…click on the above link to read the rest of the article…

The Future of Fire in Canada

The Future of Fire in Canada

We’re on the brink of a ‘runaway fire age.’ Here’s why. And how to respond.

Five days after wildfire destroyed the town of Lytton in British Columbia killing two people and injuring several others, officials were still trying to account for some residents who were missing. No one apparently saw the fire coming. When they saw smoke, according to Mayor Jan Polderman, it took all of 15 minutes before the whole town was ablaze.

This was the third time in five years during Premier John Horgan’s time on the job in which catastrophic fires have taken their toll. “I cannot stress enough how extreme the fire risk is at this time in every part of British Columbia,” he said the day after the evacuation. “This is not how we usually roll in a temperate rainforest.”

Lytton is actually located in the drier, fire-prone montane forest which dominates most of the interior of B.C. Contrary to what Horgan said, this is exactly how things have been rolling since at least 2003 when more than 45,000 people were evacuated from Kelowna and Kamloops as fires tore through thick stands of forests filled with ponderosa and lodgepole pine, Douglas fir and Sitka spruce, trees that need to burn because heat from a fire is the most effective way of opening up enough cones to release the seeds they hold.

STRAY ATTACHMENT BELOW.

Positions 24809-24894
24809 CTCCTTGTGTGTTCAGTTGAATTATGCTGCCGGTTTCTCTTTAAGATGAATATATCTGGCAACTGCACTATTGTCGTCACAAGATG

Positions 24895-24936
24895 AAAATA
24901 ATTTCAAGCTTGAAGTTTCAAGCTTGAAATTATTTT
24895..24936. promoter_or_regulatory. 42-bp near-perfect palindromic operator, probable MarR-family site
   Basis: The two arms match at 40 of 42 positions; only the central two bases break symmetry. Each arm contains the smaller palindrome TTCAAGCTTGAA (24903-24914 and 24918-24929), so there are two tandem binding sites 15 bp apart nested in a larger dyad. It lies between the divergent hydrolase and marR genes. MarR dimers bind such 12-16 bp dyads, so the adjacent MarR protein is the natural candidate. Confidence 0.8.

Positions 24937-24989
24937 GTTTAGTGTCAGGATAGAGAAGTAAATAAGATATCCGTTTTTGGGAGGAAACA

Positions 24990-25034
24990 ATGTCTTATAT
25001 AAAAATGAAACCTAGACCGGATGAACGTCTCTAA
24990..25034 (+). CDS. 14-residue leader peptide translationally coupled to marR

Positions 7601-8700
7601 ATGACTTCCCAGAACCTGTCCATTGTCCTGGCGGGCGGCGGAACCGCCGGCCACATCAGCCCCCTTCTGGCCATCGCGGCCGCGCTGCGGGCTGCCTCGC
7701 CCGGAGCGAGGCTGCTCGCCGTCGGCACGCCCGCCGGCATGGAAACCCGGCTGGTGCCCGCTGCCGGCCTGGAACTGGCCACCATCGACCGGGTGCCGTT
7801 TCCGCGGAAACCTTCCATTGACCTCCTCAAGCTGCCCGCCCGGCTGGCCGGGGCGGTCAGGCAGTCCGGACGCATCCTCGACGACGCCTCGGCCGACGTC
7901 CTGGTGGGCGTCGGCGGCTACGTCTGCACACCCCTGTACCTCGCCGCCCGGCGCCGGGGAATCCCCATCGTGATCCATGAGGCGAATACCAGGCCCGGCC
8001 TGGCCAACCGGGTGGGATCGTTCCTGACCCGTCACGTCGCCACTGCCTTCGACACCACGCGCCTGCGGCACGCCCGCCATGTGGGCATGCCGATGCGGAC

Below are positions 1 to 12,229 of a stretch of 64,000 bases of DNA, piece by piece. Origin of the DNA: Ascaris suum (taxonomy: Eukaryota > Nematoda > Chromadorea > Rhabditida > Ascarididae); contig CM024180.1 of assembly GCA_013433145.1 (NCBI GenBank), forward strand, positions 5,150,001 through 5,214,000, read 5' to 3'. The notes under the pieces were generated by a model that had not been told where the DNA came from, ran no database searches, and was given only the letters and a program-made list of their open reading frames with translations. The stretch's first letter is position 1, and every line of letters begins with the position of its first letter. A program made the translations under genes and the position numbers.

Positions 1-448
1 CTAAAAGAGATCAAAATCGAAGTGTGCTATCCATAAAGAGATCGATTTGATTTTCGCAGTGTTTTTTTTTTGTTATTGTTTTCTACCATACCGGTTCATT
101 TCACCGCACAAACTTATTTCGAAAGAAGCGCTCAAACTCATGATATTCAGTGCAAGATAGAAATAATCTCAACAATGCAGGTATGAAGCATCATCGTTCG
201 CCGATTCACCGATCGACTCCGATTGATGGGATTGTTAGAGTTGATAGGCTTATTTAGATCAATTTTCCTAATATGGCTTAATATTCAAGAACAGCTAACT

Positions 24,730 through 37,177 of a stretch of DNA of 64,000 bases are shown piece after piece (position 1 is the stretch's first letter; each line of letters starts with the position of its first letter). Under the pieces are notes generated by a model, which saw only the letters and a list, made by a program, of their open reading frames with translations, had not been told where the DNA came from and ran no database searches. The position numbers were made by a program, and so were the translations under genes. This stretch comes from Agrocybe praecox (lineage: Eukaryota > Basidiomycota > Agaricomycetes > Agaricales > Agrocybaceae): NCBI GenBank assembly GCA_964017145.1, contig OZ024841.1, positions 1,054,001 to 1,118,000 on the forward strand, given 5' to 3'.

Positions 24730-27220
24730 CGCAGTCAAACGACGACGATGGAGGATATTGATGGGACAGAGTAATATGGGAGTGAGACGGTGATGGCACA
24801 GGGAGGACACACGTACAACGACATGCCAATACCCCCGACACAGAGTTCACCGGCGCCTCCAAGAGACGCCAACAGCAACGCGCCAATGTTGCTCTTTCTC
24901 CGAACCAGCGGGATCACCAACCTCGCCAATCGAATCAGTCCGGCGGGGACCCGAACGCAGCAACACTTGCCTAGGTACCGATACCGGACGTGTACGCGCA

Hotter hells

The year 2003 was notable not for the amount of forest that was consumed, but for the number of people in the West who were in harm’s way…

…click on the above link to read the rest of the article…

BC’s Utilities Commission Blocks Climate Goals, Say Enviro Groups

BC’s Utilities Commission Blocks Climate Goals, Say Enviro Groups

The regulator of BC Hydro needs a new ‘energy justice’ mandate, province told.

Advocacy groups are encouraging the British Columbia government to overhaul the commission that regulates BC Hydro and other utilities so that it can better support a transition to cleaner energy and other provincial goals.

With processes coming early next year that will determine energy policy for years into the future, widening the B.C. Utilities Commission’s mandate needs to happen soon, the seven groups say.

“The BCUC now makes its decisions in largely the same way it has since its inception,” said Dylan Heerema, the policy and research lead on community energy for one of the groups, Ecotrust Canada. “It tries to keep rates as low as possible and tries to maximize the economic efficiency of the utilities’ operations across all of the ratepayers.”